Subscriber, Trix

I’ve actually been to Tasmania three times. And I loved it. Again, the idea has potential. Hobart I liked. Launceston…not so much. But I’m prepared to be convinced.

Or there’s this suggestion, for holding it in Australia’s ‘east islands’:

How about Auckland?

Tax deductible “holiday” overseas.

Multiple flights from many Oz destinations at competitive prices.

Grow your NZ customer base.

Dollar goes further.

Time the conference with a good league or rugby match in Auckland and see your sports orientated customers jump at the opportunity.

Subscriber, Tony

Another good idea. I can start to see a theme — tax deductible holiday spots! Of course, if we do go down the track of a ‘destination conference’, you should check with your accountant about the rules regarding tax deductibility.

Now over to Jason McIntosh…


It’s an Eagle’s World
By Jason McIntosh, Editor, Quant Trader

Many people hate uncertainty. It drives them crazy.

And this isn’t something new.

The saying ‘a bird in the hand is worth two in the bush‘ has been around for centuries. One variation dates back to the 6th century BC.

The meaning of this age old phrase is simple. A small certain result is better than an uncertain larger one.

I think this says a lot about how humans are ‘wired’. We instinctively look to shut down risk.

And this is sensible.

Risk management is at the core of our physical, financial, and emotional survival. It’s what keeps us safe.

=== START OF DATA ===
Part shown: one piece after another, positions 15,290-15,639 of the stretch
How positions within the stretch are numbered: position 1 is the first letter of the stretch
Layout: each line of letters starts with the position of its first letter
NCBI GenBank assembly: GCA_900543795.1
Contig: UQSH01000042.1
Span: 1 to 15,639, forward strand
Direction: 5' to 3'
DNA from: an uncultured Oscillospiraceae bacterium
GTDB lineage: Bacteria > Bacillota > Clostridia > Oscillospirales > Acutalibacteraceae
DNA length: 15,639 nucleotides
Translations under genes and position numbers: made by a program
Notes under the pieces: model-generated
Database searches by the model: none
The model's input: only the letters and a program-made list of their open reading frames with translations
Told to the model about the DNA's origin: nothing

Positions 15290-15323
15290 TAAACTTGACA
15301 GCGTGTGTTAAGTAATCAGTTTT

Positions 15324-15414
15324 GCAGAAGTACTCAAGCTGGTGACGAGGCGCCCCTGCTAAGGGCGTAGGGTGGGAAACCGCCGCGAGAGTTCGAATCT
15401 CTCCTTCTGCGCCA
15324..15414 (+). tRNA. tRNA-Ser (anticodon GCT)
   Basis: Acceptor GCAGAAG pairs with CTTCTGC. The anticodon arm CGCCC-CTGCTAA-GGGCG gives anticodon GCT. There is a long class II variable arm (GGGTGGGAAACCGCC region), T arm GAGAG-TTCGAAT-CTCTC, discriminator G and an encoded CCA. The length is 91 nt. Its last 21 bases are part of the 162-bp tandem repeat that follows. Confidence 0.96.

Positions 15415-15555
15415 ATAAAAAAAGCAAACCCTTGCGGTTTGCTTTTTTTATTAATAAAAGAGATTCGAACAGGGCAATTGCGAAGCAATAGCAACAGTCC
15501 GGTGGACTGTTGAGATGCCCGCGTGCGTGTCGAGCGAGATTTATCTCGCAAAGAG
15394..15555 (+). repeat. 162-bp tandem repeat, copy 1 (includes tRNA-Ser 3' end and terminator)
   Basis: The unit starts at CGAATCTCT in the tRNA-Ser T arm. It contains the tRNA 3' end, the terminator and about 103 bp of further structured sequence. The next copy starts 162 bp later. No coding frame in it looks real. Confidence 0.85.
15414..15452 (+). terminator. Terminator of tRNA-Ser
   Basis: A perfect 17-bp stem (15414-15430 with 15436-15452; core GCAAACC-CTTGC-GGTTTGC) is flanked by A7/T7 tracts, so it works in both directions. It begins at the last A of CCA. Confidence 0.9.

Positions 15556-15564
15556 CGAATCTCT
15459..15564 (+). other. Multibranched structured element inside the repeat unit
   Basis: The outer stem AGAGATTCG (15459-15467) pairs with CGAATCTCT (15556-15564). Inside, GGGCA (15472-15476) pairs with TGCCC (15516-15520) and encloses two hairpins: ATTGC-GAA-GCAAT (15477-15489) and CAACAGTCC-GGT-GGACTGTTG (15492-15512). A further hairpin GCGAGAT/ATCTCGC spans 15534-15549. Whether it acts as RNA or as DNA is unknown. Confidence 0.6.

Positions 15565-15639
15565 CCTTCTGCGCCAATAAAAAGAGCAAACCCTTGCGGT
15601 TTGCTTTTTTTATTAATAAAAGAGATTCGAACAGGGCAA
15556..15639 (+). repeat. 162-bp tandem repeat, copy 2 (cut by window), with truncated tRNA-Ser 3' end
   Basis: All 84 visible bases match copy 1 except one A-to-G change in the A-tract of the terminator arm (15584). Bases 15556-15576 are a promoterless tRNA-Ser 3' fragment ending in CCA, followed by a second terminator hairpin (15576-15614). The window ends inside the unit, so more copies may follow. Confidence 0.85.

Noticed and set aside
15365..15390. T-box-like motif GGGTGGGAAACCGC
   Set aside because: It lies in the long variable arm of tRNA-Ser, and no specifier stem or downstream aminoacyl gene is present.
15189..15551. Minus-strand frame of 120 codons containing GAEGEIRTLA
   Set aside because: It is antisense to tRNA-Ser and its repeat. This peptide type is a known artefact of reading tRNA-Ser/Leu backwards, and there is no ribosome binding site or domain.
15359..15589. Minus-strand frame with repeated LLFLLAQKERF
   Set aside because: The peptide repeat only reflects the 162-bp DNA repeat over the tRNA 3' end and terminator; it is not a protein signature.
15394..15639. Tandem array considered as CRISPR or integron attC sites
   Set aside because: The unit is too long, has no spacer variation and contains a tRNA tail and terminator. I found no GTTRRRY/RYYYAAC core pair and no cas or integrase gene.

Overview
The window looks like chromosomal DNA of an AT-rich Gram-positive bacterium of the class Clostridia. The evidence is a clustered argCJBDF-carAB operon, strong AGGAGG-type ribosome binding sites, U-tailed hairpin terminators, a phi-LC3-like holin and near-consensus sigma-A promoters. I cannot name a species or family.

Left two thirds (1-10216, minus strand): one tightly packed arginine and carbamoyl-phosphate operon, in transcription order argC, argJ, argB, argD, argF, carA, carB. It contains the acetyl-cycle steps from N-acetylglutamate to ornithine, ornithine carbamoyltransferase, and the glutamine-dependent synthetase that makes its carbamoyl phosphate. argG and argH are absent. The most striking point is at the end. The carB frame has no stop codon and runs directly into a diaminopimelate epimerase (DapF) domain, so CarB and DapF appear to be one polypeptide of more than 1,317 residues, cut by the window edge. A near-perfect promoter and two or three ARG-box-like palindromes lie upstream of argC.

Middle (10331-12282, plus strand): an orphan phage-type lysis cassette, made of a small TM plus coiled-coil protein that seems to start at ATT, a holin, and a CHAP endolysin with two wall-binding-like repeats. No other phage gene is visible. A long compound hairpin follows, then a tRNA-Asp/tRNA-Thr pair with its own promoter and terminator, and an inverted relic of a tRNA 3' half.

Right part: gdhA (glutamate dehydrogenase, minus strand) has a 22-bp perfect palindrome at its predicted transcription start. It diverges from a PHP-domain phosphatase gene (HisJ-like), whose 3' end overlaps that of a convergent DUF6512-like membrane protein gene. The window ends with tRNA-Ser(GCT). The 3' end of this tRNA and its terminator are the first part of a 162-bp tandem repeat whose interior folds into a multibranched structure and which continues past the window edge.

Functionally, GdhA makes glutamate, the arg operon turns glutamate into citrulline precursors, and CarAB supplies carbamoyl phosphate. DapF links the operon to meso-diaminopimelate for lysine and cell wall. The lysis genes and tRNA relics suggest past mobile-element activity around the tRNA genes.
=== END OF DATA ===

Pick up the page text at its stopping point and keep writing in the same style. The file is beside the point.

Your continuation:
But can we be too safe?

I think risk avoidance can go too far. Being too quick to stamp out risks limits our potential. Sure, removing risk provides maximum safety. But it also removes the possibility of future benefits.

Take exercise for instance. I run most days of the week. This exposes me to the risk of injury or accident. Staying at home eliminates these risks. But the cost of this is foregoing all the benefits exercise brings.

Trading is similar.

People often tell me that ‘you never go broke taking a profit‘. They seem to think it’s the frequency of profits that matter…not the size.

This is much the same as a bird in the hand. The two phrases are about locking in the present in case tomorrow is worse.

But what if the future is better?

I want to share some comments from a member of my Quant Trader service. This is something I think you’ll be able to relate with.

I read with great interest your recent report regarding trading style, your use of a wider stop, and allowing winners to run. I agree with this “style” but struggle with how to live it.

Let me explain:

In search of double and triple digit gains over a medium term it is extremely difficult to hold your nerve when a particular stock may have gained say +30% and then starts to retrace.

Do I hold on for the ride down or take my profit?

How do I live the trading style if I am always protecting my profits?

I know exactly what he means. Every successful trader must come to terms with this.

You might remember a trade I wrote about recently. It was essentially this exact situation.